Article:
By NEIL HARTNELL
Tribune Business Editor
The Bahamas must reverse the downward GDP growth trajectory forecast yesterday by the IMF, a governance reformer warned yesterday, arguing: “We’re still not where we need to be.”
Robert Myers, the Organisation for Responsible Governance’s (ORG) principal, told Tribune Business that the International Monetary Fund’s (IMF) world economic outlook represented “a shot across the bows” for The Bahamas even though it showed this nation’s economy holding its own amid fears of a world slowdown.
The fund is still holding to previous predictions that the Bahamian economy will expand by 2.1 percent in 2019 despite fears of global faltering due to the uncertainty surrounding the US trade battles with China, and now the European Union (EU), and concerns over the UK’s political quagmire in attempting to secure its exit - or Brexit - from the European Union (EU).
However, in what amounts to a “glass half full” forecast for The Bahamas, the IMF projects that this nation’s economic growth rate will taper off to 1.6 percent in 2020 and hold steady at this level for the first part of the upcoming decade. It is forecasting 1.5 percent GDP growth for this nation come 2024.
The fund’s predictions imply that, much like the impact of the Trump administration’s tax cuts stimulus, the “bounce” from Baha Mar’s initial opening is gradually wearing off despite the continued “double digit” increases it continues to help drive in tourist arrivals and key hotel performance indicators.
While agreeing that the IMF’s decision to maintain 2019 GDP growth projections at 2.1 percent was positive for The Bahamas, Mr Myers said this remained well short of “the magic number” previously cited by the Fund.
The Washington DC-based organisation had previously suggested that The Bahamas needed to achieve consistent annual GDP growth of 5.5 percent to cut existing unemployment by half and find jobs for all new school leavers, yet its medium to longer-term forecasts push this nation further away from this goal.
“I think that’s a concern,” the ORG principal told Tribune Business. “We should really be targeting, and I’d be hoping we hit, 2.5 percent this year for a positive trajectory and, assuming no global recession in 2020, that we see 3 percent next year.
“They [the Government] need to be out there doing their jobs, and that means hitting 2.5 percent this year and 3 percent next year, whatever they’ve got to do to make that happen, and that includes education.
“We have to bring people along with us, and education is a disaster at the current level. It’s just not adequate for the modern workforce, and they’re boasting that they want to become an IT hub,” Mr Myers continued. “We don’t have the people to do it. There’s a huge disconnect there. I can’t get someone to fix my car, let along be an IT hub.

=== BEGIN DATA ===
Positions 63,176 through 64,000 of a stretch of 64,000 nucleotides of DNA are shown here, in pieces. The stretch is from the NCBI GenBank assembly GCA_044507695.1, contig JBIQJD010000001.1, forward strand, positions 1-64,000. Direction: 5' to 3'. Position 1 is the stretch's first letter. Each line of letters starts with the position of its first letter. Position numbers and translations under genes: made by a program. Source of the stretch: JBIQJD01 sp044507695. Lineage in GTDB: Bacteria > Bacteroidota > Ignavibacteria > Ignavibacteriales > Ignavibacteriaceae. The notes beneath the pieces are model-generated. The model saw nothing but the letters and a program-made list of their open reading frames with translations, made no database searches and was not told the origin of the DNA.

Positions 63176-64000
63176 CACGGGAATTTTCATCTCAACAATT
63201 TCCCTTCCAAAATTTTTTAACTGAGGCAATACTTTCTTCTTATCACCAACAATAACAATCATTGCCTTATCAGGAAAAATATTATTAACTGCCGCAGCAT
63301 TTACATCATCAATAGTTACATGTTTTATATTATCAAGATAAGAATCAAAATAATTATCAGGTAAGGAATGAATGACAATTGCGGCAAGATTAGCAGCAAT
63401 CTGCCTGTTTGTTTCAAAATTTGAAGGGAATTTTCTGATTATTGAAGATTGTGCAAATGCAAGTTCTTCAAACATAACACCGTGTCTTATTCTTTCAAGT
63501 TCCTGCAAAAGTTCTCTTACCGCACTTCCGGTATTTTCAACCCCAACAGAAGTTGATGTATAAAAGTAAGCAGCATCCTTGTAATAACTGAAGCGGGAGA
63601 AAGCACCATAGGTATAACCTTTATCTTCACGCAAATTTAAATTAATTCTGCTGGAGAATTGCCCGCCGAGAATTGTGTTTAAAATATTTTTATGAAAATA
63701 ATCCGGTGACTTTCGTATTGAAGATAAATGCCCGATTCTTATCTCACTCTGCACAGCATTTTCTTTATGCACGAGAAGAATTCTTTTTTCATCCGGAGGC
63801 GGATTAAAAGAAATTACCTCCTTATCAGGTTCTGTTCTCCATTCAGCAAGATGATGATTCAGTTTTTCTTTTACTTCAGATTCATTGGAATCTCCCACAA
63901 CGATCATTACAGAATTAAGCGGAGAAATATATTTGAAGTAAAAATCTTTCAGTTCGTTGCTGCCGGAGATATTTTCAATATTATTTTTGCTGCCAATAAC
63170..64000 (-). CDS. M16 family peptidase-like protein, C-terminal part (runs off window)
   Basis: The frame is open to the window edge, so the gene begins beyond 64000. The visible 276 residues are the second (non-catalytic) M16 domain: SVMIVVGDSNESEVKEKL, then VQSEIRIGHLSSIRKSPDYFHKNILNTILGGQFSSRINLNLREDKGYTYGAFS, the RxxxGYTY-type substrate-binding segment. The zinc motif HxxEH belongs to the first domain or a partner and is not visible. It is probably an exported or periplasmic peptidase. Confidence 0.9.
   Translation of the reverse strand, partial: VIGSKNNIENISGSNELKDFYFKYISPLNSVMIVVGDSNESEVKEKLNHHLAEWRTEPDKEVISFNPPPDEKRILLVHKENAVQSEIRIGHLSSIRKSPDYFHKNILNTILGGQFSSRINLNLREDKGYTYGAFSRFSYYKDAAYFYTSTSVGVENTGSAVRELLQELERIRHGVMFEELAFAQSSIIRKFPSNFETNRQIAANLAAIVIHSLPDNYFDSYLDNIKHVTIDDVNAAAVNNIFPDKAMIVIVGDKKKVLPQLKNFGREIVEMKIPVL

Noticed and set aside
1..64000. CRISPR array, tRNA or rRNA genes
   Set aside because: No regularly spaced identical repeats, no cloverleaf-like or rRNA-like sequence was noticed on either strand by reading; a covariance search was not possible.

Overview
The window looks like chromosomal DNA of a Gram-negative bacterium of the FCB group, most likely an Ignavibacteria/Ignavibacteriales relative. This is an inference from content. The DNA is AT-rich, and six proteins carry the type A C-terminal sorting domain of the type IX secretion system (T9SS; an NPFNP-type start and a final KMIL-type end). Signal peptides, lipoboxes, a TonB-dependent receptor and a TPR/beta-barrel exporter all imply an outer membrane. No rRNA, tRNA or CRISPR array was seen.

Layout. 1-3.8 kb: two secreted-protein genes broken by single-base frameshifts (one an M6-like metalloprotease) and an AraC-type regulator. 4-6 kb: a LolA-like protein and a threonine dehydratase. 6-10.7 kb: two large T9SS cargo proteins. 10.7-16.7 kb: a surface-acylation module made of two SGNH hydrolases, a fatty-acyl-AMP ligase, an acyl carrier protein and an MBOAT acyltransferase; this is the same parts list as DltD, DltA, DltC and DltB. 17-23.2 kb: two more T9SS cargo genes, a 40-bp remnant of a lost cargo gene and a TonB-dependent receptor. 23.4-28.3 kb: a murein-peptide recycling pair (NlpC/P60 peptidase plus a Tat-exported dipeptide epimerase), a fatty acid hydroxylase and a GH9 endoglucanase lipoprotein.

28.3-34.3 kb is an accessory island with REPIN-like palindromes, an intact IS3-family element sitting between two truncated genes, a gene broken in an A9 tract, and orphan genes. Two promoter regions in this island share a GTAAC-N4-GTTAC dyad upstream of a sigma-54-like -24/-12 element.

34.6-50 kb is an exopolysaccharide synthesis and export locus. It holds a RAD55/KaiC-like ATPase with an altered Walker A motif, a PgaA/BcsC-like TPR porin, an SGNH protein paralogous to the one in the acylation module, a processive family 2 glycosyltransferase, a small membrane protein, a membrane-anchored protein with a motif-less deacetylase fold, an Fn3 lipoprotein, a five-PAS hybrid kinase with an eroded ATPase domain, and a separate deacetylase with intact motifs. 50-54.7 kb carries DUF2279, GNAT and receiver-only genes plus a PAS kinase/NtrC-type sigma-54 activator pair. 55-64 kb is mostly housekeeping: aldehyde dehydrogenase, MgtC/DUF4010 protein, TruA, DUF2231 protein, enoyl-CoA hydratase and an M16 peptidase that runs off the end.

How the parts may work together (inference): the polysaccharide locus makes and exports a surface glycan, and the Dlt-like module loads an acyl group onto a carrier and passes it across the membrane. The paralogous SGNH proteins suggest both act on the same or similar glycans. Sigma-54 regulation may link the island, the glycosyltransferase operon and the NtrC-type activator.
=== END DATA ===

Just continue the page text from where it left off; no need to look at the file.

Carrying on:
“There has got to be more focus on how we build GDP. I’m glad they’re [the IMF] feeling 2020 will be stable, but it’s still a shot across the bows. It’s still not where we need it. We need it to be moving up, not sideways or back.”
To reverse the slowdown in GDP growth, Mr Myers said The Bahamas needed to “fix some of the core problems” that turned off Bahamian and foreign investors and drove away scarce investment capital.
Arguing that The Bahamas needs “to make it easier for them to invest” with better infrastructure, he added: “We have an under-educated workforce, our cost of business is too high and the ease of business too low.
“Anything we can do to improve efficiency in government is a priority. We’ve got to try and figure out how to right-size the Government. The biggest albatross around our necks is the Government. It’s too big for this economy, and if we don’t right-size it it will keep the cost of business too high.”
The Minnis administration sought to advance its ambitions to improve the ease of doing business and government efficiency on Monday this week with the formal signing of a $30m loan agreement with the Inter-American Development Bank (IDB) to digitise key government services and eliminate manual processes by making them accessible online.
Mr Myers acknowledged that The Bahamas was “half-way there” at current GDP growth levels, with anticipated investment projects in Nassau, Freeport, Abaco and Eleuthera in the pipeline.
Yet the country remained some way short of the “full employment, where everyone qualified for a job will have a job”, that would occur at a 5.5 percent GDP growth rate. “That’s the magic number to deal with unemployment and debt,” the ORG principal told Tribune Business.
“GDP growth needs to be at 5.5 percent. Anything under that and we’re labouring a bit. It just says we’ve got more work to do. We’ve got to get the ease and cost of doing business competitive and then we will see consumer, business and investor confidence increase.
“There is so much inefficiency and bureaucracy in government that people get frustrated. The big investor is just not going to put up with that.”